How to Choose a Veterinarian

Your pet is an important family member. Like any family member, it’s important to find the right doctor for your pet so that your pet can remain healthy and have a long life.

Like people doctors, veterinarians come with an array of specialties, so it’s important to find the right veterinarian for both your pet and you. But how do you know which veterinarian is right for your pet?

Start with Recommendations

Often, the best approach is to ask your friends and family whom they use for a veterinarian. A glowing recommendation is often a good sign that the veterinarian is a good one and will suit your needs. However, if you’re not getting good recommendations, or you’re moving to a new area where you don’t know anyone, or if your friends’ and family’s veterinarians are too far away to consider, you may have to look for a veterinarian who will suit your needs and the needs of your pet.

Looking for the Right Veterinarian

When you look for a veterinarian, you’ll want to use the same criteria as you would if you were looking for a doctor for yourself. Look in online directories such as Yelp, and visit AAHA, the American Animal Hospital Association, for a listing of accredited AAHA practices near you, if accreditation is important to you.

If the veterinarians have webpages, you can find out the veterinarians’ locations, hours, payment options, and services they provide. Otherwise, you’ll have to call those veterinarians and ask.

Questions to ask include:

  • What are the clinic’s hours, payment options, and overall services?
  • Does the clinic offer after-hours emergency services?  If not, which emergency services do they recommend?
  • How many veterinarians are in this practice?
  • Does anyone in the clinic have particular specialties?
  • Does the clinic or veterinarians have any special accreditations?
  • If you have an avian or an exotic pet, do the veterinarians have experience with this kind of animal? How much?
  • How much do you charge for an office visit, vaccinations, and spay or neuter? You may also want to ask about flea and tick preventive, heartworm preventive, and other medications (if your pet is currently on a particular medication).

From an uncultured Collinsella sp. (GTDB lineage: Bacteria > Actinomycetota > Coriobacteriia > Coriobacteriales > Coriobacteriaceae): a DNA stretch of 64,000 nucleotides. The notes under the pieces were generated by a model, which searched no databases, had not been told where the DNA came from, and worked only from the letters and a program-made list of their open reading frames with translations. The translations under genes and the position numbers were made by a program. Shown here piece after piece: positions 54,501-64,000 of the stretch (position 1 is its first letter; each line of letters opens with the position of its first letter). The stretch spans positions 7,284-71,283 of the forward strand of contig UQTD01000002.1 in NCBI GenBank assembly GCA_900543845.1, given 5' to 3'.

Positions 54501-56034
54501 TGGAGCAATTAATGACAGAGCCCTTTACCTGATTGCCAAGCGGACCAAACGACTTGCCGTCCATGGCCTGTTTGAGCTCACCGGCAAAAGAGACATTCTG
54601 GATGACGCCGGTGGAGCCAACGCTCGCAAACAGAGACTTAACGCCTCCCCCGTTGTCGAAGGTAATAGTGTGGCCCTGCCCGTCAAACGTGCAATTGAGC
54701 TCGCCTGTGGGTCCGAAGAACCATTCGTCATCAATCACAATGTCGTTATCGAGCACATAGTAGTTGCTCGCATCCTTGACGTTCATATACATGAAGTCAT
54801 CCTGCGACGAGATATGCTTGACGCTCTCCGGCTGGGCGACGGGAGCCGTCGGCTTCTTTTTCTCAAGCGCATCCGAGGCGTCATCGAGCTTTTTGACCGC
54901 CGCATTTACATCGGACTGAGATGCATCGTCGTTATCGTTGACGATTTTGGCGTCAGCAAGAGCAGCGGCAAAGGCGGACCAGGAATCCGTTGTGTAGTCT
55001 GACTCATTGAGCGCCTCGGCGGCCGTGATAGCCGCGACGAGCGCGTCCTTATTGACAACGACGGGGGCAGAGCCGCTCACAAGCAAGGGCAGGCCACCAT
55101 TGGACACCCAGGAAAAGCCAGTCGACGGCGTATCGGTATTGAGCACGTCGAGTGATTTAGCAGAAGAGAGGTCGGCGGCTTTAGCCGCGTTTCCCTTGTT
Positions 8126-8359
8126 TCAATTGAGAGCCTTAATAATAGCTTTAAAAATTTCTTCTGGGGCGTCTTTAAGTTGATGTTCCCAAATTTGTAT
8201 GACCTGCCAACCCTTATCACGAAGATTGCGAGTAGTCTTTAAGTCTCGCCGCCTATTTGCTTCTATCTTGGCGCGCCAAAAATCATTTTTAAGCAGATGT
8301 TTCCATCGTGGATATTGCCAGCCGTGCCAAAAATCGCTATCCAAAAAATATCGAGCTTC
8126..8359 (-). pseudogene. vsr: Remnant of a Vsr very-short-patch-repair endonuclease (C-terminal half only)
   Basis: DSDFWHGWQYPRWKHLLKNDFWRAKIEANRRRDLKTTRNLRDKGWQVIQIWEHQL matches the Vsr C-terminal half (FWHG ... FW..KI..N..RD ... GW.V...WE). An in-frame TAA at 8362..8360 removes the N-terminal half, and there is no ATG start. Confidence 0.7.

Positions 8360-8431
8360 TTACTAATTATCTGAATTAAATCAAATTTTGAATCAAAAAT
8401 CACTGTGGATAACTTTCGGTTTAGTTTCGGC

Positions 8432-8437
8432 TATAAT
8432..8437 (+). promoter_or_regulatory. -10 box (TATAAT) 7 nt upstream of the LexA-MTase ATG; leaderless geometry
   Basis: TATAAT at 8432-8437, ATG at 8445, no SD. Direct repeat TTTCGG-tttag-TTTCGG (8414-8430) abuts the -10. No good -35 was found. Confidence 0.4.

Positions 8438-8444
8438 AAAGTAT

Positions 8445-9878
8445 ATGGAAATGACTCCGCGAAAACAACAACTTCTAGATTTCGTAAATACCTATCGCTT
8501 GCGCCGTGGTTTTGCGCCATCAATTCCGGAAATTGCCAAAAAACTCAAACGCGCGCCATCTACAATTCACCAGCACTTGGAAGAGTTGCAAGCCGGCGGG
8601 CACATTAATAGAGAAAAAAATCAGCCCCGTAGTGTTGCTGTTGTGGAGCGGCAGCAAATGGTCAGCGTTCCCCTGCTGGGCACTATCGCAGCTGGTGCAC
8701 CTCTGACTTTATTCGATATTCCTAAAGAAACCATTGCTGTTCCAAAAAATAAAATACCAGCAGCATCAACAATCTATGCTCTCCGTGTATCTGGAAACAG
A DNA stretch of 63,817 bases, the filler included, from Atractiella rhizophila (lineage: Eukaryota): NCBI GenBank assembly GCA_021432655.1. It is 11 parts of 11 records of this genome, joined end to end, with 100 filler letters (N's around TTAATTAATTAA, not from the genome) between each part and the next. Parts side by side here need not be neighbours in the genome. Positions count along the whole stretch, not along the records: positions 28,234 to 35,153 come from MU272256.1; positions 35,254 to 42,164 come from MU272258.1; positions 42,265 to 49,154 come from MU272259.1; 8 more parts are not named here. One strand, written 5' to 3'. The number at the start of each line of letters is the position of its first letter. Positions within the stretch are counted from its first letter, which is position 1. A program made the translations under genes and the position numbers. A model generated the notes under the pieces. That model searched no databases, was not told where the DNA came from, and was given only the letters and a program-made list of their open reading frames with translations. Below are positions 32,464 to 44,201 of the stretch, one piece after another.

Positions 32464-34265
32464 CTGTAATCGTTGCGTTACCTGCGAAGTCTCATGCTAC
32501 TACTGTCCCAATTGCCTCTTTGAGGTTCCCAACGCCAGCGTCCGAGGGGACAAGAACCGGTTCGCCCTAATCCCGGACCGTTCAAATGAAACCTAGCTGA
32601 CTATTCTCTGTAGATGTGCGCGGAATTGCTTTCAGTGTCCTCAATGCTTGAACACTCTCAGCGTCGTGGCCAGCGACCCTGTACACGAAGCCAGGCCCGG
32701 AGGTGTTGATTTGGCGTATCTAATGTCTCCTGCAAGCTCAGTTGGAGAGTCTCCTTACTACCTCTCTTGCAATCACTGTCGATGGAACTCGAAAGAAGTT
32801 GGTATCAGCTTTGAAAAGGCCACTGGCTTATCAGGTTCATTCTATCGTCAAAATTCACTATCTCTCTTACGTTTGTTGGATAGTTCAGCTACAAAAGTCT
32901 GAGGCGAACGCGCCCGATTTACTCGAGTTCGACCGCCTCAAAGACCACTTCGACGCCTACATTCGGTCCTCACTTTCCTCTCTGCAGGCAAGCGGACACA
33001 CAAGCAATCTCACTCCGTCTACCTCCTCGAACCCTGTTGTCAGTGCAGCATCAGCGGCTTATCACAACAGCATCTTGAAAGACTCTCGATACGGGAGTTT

• Does the clinic offer boarding?
  • Does the clinic have references? If they do, contact the references and ask about the veterinarians and the clinics.

The Grand Tour

Once you have narrowed down your choices, you should contact the clinic for a visit without your pet. They can often tell you the best times for you to stop by and see the clinic when it is less busy. When you get there, look around. Is it clean and inviting, or is there too much clutter? Are the species, such as cats and dogs, kept separated? Do the cages and pens look adequate for the animal, and do the animals look safe and well cared for? Will they allow you in the non-public areas so you can see how it looks?

Make an Appointment

If you think you’ve found a clinic you like, make an appointment for your pet with the veterinarian for a check-up. You’ll be able to see how the veterinarian handles your pet, and the overall care your pet receives with the staff. Ask questions. The veterinarian should be able to answer them to your satisfaction.

How do you like the staff? Does everyone answer your questions thoughtfully? If there is any concern, consider checking out your second choice. You should be able to find a veterinarian that is right for both you and your pet, with enough searching.